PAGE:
Must U.S. Navy Downsize Plans?
Image Credit: U.S. Navy

Must U.S. Navy Downsize Plans?


Last week, the U.S. Navy released its annually-updated 30-year shipbuilding plan. The document confirms what analysts have expected since the January publication of the Pentagon's new Strategic Defense Guidance: the world's leading naval power is no longer planning a major expansion from today's 285 warships to 313 or more, as was expected as recently as last year. Instead, the U.S. combat fleet will slightly shrink to a low of 276 vessels in 2015 before modestly expanding, peaking at a planned 307 ships in the late 2030s.

Lower shipbuilding rates account for the smaller projected fleet. The Navy anticipates buying between seven and nine warships during most years, while retaining most vessels for around 40 years of service.

The cuts are inconsistent with the Obama administration's much-touted "Pacific pivot," says Mackenzie Eaglen, an analyst with the conservative American Enterprise Institute. "This is a pivot in name only," Eaglen wrote at AOL Defense.

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But the Navy is shifting a greater proportion of its forces to the Pacific while reducing its Atlantic presence. By 2016, seven of 11 aircraft carriers will Pacific-based, up from six today. The Navy has signed an agreement with Singapore for forward-basing of a portion of its new fleet of small Littoral Combat Ships.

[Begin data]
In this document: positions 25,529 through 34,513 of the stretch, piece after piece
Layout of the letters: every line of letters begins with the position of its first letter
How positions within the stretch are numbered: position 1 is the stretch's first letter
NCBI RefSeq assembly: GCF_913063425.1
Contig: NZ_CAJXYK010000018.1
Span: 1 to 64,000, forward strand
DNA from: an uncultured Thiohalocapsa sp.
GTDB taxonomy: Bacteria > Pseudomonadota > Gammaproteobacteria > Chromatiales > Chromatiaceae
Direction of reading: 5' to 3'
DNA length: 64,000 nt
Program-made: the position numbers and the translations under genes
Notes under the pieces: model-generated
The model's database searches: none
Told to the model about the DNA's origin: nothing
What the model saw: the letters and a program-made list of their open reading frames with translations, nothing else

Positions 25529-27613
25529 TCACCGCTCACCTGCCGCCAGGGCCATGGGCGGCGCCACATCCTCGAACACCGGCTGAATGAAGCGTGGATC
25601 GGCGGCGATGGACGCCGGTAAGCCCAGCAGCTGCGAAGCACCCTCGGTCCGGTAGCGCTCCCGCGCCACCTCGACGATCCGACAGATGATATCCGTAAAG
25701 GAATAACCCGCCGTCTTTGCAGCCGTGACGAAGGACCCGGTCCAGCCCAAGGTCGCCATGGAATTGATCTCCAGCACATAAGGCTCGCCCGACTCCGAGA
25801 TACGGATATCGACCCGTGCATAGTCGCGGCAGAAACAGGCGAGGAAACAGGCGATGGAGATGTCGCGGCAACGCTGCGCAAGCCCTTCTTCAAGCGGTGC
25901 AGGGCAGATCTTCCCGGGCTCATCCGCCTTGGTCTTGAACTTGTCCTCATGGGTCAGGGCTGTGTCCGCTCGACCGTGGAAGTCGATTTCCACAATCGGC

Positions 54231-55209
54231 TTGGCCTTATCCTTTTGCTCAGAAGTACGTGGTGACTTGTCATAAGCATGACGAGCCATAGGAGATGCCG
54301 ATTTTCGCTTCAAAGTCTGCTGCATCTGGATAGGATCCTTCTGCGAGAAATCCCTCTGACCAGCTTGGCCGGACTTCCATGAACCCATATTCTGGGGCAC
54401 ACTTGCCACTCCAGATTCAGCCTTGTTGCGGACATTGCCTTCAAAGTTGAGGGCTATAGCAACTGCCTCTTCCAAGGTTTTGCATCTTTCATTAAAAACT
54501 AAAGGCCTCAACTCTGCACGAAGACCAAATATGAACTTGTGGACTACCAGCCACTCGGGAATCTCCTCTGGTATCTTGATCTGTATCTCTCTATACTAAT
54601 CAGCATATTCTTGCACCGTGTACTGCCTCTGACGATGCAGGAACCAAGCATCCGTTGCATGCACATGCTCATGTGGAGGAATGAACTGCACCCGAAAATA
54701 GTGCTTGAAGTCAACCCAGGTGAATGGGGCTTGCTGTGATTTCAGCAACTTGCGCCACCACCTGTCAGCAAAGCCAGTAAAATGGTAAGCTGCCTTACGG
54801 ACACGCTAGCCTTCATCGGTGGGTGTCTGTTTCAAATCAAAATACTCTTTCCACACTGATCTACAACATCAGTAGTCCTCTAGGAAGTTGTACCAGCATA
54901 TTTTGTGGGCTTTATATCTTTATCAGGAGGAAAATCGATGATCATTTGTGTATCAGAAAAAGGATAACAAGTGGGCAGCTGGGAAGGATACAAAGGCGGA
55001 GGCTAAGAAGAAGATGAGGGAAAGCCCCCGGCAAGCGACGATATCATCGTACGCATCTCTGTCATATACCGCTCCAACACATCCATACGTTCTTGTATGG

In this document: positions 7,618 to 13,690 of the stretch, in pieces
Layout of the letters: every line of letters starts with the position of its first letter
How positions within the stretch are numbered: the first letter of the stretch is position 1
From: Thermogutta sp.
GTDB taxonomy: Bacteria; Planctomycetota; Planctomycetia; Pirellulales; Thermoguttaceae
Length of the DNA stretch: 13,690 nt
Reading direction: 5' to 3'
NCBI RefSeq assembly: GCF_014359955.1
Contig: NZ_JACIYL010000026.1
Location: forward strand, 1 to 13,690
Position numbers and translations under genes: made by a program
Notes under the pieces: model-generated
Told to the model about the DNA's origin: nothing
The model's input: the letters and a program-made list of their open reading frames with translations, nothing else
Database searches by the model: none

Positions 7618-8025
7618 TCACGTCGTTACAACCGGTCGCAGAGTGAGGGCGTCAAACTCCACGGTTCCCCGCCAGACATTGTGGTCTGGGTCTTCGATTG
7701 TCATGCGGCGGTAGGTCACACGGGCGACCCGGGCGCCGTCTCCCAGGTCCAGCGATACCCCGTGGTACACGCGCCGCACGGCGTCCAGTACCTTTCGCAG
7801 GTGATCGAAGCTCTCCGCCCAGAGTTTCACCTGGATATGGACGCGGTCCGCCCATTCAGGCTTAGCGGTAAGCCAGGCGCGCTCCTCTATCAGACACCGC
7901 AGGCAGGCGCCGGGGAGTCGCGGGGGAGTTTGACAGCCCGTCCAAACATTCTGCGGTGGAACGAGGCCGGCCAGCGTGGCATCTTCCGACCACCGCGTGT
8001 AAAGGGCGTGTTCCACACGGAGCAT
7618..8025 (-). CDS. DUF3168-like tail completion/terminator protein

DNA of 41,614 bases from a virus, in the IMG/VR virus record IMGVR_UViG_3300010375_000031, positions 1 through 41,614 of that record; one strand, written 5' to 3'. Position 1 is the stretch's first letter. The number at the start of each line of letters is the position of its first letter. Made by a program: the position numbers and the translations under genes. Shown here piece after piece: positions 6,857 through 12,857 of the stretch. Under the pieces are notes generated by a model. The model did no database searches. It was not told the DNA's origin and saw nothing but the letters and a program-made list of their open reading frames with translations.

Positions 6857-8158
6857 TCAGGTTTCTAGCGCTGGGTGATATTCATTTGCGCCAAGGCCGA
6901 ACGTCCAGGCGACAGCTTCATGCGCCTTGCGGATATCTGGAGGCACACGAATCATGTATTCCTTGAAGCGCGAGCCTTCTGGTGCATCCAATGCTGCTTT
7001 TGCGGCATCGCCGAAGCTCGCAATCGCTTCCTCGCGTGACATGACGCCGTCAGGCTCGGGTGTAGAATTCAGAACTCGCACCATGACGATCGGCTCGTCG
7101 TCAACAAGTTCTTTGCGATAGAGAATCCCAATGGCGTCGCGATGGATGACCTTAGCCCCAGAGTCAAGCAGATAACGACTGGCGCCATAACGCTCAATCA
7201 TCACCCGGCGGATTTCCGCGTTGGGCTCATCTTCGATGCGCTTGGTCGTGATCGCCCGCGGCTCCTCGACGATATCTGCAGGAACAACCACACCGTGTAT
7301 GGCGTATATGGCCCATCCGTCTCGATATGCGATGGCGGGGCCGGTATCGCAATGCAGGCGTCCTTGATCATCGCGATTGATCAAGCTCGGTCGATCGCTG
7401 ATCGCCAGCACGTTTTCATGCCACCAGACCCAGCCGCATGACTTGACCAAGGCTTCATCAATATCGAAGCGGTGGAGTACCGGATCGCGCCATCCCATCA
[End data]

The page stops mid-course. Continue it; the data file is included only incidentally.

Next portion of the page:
The smaller size of the future U.S. fleet belies its potential combat power and superiority compared to rival navies. The deepest cuts are to smaller amphibious ships and unarmed support vessels such as catamaran transports and logistics vessels. The Navy plans to sustain a force of 10 to 12 nuclear-powered aircraft carriers, nine or 10 large-deck assault ships and around 48 nuclear attack submarines. Under the new plan, the number of destroyers actually increases.

"It is important to remember that, as much as the U.S. battle fleet has shrunk since the end of the Cold War, the rest of the world’s navies have shrunk even more," then-Secretary of Defense Robert Gates said in a 2010 speech. "So, in relative terms, the U.S. Navy is as strong as it has ever been."

The Russian navy has suffered the most. From its Cold War peak, the Russian fleet has been reduced to a mostly coastal force with only a token ocean-going capability.  

The Chinese navy — America's biggest Pacific military rival — isn't significantly expanding. After a period of rapid growth in the middle part of the last decade, the People's Liberation Army Navy (PLAN) has slowed production of submarines and destroyers and is now focused on replacing older vessels with equal or smaller numbers of newer, more efficient models, while also adding niche amphibious and aviation capabilities. The overall Chinese fleet is projected to remain at around 150 large warships over the medium term, according to the U.S. Congressional Research Service.

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